Yesterday, some bystanders were left speechless as supporters of Mr. Robert Alvin Sirleaf were seen “misusing” the new buses recently donated by the Indian Government.
At least five of the 15 new 52-seater buses formed part of Mr. Sirleaf’s electoral campaign convoy of cars that were conveying supporters as he (Sirleaf) carried out his campaign activities.
Mr. Sirleaf, one of President Ellen Johnson Sirleaf’s four sons, is contesting along with 11 others, including soccer legend, Ambassador George M. Weah, for the Senate seat of Montserrado County. Mssrs. Sirleaf and Weah are seen as the two major frontrunners for the post.
Our reporter didn’t see Mr. Sirleaf himself in any of the buses and other cars, which were all lined up before the Ministry of Health and Social Welfare in Congo town.
Mr. Sirleaf’s supporters, having crowded the inside of the buses, were seen standing, sitting and dancing atop the buses to loud music blaring from loudspeakers in the back of pickups. This behavior of his supporters left one passersby to remark: “This is a total misuse of good gesture from the Government and people of India.”
Another said: “If another political party had gone to ask for these buses, NTA [National Transit Authority] was going to deny them the opportunity to use these buses, which are for the public. But they could not deny Robert Sireaf because he is the son of the President.”
When contacted yesterday for comments on the use of the buses, the spokesperson of the Robert Sirleaf Campaign Team, Mr. Stephen Johnson, told this newspaper: “We rented the buses from NTA. They cannot restrict us on how to use them. We choose to use them the way we think is good for us. NTA doesn’t have any restriction on how we use the buses. The Daily Observer should not be the one talking for NTA.”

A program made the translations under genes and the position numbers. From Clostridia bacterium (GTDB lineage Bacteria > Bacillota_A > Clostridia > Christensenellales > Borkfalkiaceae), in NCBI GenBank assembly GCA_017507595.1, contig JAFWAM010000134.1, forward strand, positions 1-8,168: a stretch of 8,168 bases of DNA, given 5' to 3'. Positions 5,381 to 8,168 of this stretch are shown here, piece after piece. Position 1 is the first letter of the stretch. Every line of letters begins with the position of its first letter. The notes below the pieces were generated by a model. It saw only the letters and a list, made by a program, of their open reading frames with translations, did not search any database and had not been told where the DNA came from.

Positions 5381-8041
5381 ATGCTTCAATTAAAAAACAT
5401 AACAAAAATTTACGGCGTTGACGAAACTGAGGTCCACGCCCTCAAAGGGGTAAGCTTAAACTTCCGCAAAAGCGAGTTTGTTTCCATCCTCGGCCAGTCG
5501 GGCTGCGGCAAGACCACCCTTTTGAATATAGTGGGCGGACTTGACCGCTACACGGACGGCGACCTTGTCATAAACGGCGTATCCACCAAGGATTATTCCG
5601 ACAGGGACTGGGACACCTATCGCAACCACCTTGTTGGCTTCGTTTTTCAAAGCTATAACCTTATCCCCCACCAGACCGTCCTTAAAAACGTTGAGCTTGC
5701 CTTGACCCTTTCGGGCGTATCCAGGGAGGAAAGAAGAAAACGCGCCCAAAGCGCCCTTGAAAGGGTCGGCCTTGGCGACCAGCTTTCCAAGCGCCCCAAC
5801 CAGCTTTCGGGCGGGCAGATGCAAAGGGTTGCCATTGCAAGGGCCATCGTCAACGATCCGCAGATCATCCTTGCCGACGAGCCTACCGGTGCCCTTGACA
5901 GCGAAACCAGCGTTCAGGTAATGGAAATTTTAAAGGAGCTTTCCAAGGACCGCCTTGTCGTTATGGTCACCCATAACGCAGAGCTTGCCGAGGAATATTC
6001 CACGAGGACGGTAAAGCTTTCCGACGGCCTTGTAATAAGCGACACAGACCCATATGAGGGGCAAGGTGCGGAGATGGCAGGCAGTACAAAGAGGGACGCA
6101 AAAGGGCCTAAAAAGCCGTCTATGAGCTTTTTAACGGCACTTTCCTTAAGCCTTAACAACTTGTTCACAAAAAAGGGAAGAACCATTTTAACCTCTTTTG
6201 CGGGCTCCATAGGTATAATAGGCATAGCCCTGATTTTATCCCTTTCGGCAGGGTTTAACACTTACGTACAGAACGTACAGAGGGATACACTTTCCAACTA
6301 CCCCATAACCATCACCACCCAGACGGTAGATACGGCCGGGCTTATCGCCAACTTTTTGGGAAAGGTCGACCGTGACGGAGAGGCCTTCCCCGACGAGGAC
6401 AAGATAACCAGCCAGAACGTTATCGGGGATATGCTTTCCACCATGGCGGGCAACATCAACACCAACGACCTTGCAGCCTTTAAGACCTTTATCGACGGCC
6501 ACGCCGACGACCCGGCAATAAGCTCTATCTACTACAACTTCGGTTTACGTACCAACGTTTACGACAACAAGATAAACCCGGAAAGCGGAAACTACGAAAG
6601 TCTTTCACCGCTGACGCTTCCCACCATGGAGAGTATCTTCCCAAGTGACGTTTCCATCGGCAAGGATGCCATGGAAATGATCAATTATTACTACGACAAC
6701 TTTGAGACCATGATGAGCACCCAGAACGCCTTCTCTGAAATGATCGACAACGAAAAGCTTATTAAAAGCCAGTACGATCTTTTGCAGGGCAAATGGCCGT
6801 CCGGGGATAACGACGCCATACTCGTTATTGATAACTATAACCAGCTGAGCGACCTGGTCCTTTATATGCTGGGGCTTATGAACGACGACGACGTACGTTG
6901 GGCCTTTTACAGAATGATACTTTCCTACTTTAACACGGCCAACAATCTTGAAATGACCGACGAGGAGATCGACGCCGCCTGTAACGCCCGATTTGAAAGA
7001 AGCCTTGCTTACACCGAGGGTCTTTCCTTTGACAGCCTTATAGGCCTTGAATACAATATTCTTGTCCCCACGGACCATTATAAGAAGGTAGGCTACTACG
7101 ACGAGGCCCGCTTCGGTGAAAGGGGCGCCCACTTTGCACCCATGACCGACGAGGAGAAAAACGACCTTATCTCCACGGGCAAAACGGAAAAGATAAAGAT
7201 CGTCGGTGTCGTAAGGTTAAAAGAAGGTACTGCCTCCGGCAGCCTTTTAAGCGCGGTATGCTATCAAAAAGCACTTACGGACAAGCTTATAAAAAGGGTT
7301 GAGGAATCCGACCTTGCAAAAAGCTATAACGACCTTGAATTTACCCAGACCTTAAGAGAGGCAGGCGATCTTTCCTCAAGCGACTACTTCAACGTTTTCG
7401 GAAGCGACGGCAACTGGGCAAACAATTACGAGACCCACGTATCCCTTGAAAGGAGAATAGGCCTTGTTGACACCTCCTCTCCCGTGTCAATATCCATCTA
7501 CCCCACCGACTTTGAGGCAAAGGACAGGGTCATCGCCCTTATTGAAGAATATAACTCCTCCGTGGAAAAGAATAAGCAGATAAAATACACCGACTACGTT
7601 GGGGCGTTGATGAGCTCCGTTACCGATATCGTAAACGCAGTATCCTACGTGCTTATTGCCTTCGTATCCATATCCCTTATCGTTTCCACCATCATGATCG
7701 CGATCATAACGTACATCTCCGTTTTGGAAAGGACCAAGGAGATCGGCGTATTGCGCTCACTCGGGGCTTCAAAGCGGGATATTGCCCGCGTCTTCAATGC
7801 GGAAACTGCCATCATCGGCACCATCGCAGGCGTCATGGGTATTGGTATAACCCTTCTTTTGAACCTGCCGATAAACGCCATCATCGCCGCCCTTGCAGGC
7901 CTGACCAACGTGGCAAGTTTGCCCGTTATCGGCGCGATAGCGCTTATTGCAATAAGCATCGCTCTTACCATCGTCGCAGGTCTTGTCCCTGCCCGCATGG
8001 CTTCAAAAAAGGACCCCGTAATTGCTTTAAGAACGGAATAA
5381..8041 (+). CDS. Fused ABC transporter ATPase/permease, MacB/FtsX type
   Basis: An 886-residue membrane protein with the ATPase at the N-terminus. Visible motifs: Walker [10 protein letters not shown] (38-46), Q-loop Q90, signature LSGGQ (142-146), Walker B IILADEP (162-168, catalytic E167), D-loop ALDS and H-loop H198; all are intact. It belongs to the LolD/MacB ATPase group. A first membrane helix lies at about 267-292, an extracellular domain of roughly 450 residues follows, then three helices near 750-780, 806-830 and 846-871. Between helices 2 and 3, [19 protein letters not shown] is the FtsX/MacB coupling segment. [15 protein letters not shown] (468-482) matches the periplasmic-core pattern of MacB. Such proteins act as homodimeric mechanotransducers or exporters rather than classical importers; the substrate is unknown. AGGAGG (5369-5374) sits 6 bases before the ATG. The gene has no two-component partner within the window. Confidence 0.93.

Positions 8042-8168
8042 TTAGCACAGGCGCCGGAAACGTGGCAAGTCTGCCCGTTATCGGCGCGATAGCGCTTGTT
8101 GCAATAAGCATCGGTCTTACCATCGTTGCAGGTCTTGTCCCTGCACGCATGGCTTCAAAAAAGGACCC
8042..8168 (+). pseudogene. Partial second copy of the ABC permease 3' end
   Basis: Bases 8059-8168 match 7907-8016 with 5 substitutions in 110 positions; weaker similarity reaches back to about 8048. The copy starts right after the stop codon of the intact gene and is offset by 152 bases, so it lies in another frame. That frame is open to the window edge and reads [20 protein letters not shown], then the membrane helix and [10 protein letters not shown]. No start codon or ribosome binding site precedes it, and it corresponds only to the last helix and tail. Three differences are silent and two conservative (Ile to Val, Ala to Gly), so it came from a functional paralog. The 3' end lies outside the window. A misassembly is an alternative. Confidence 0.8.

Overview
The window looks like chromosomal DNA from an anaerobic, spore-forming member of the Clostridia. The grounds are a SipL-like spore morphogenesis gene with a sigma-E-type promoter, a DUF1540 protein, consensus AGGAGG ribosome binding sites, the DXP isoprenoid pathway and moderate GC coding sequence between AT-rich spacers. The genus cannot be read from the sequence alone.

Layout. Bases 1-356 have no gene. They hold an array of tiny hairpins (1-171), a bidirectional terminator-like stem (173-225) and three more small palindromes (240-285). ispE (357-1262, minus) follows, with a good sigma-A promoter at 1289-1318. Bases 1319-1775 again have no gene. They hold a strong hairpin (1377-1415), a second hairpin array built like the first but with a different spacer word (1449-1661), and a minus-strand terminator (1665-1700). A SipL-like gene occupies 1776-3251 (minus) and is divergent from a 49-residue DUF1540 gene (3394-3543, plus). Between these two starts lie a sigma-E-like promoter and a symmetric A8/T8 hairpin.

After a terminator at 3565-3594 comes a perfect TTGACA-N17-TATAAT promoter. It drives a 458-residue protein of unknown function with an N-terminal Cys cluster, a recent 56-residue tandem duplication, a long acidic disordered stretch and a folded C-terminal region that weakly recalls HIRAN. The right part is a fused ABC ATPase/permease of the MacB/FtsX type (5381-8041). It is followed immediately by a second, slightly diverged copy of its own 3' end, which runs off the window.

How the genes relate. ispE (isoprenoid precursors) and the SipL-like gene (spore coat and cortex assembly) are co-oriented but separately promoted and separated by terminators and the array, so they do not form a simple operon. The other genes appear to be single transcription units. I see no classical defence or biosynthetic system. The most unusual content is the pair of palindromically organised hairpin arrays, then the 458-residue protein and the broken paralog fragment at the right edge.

Mr. Johnson, however, assured this newspaper that Mr. Sirleaf’s supporters are responsible and law abiding people, who will do all to protect public property.
When contacted, too, an NTA representative who, when asked, declined to give his name, said he could not speak on the issue, adding: “I’m into campaign activities now. I am very busy; thank you.”
The 15 52-seater buses were turned over to President Ellen Johnson Sirleaf by the Indian Honorary Consul General to Liberia, Mr. Upjit Singh Sachdeva, on December 8.
Consul General Sachdeva, commonly known in Liberia as ‘Mr. Jeety’, turning the buses over stated that they are in fact an addition to 25 buses previously donated in October 2010 by his country’s government and people. The 25 buses were turned over to the President on her 72nd birthday in 2010.
“These bus donations are a culmination of efforts at various official levels both in Liberia and India, and reflect the very cordial and mutually beneficial bilateral relations between India and Liberia,” the Indian diplomat said.
According to him, the additional buses are his country’s way of identifying with GOL’s policy program of “setting up a reliable, efficient and sustainable public mass transit system in line with the Poverty Reduction Strategy.”